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FCC chairman outlines plan to accelerate 5G in US

Chairman of the Federal Communications Commission (FCC) Ajit Pai, has outlined the blueprint which he believes will help accelerate the development and subsequent deployment of 5G networks in the US.

The head of the FCC has acknowledged that the current regulatory framework needs to change in order to help both operators win the race to deploy the next-generation technology and US consumers seize the opportunities presented by 5G.

In an interview he conducted with Tampa Bay Times, Pai said, "There's a global race to become the first country to deploy 5G networks, with China, South Korea and Japan offering strong competition. But we want the United States to lead in 5G. We need to remove regulatory barriers that can slow network buildout."

The FCC chairman also highlighted that 5G networks will require thousands of small cells that are densely packed together which relatively less conspicuous and at operating lower power. However, this will force the regulator to update its rules to make it clear that this smaller infrastructure shouldn't trigger reviews that are designed for 200ft tall towers.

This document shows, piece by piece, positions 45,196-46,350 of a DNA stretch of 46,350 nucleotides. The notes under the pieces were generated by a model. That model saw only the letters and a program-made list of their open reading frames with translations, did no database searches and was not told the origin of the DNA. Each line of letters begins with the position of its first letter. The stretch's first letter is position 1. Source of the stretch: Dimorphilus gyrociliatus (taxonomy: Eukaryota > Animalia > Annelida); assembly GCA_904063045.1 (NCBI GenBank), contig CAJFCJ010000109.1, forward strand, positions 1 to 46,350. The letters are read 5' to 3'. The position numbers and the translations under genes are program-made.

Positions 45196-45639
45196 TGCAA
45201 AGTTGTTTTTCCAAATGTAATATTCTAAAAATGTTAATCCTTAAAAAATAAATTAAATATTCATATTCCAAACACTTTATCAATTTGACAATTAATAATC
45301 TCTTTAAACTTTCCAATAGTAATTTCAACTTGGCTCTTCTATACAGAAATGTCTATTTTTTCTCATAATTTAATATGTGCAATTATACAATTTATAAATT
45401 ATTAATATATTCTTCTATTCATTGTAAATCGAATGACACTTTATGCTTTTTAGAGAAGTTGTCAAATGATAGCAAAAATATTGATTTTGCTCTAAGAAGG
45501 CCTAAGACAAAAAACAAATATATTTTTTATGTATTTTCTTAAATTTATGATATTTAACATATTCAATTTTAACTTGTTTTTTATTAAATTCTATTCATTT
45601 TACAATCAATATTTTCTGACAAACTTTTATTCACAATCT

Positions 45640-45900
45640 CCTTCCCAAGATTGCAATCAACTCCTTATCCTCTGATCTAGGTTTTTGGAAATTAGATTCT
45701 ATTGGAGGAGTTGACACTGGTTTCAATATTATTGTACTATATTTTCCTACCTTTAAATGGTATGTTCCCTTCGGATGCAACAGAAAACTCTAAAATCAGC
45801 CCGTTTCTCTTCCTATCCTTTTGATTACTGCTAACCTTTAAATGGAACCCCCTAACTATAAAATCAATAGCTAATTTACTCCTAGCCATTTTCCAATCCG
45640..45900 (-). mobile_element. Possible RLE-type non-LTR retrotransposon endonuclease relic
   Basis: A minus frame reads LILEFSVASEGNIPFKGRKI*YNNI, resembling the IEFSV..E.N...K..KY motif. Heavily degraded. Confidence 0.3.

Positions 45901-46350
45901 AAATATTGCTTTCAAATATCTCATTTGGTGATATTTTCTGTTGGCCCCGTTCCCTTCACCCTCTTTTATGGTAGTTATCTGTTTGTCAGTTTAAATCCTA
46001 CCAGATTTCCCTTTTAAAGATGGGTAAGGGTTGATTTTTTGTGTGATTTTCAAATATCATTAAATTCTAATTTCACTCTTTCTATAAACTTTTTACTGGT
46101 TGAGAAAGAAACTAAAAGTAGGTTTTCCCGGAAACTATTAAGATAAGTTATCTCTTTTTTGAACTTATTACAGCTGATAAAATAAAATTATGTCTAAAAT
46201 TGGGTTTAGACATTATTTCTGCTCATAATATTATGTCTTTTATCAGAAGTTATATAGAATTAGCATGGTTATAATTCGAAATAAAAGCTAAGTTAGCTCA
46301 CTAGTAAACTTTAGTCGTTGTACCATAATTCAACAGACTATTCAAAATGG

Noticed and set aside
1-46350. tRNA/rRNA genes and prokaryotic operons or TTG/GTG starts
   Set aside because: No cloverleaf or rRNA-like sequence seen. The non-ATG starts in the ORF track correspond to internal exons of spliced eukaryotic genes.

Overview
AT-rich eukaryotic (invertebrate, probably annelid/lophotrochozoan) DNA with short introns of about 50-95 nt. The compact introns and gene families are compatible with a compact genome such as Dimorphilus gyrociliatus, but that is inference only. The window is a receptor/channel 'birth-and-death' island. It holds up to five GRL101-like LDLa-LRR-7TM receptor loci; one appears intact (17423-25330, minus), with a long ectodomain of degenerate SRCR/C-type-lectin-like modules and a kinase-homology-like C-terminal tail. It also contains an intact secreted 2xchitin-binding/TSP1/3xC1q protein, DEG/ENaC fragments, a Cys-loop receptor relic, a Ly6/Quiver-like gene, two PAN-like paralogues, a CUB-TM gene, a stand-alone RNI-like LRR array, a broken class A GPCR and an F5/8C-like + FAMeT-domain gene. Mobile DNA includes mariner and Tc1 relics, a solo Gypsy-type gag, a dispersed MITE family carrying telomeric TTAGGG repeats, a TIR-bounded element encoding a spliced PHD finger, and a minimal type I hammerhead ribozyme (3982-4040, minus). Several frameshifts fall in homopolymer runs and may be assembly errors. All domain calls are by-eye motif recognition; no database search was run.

In addition to this, spectrum and its allocation was also high on the FCC's agenda and the watchdog has recently voted to seek public input on procedures for a spectrum auction which has been scheduled to commence on November 14th with another one to follow immediately thereafter. The aim is to repurpose under-used high-band frequencies for 5G.

There was speculation months ago that the Trump administration was seriously considering nationalizing 5G due to national security concerns. However, the FCC strongly condemned the alleged proposal at the time, although it has conceded that security remains a hot topic.

Pai said, "FCC subsidies would not be available for networks from companies that raise national security concerns. Unfortunately, companies can use hidden backdoors in their network equipment to allow hostile foreign governments to spy on Americans, inject viruses, steal data and more."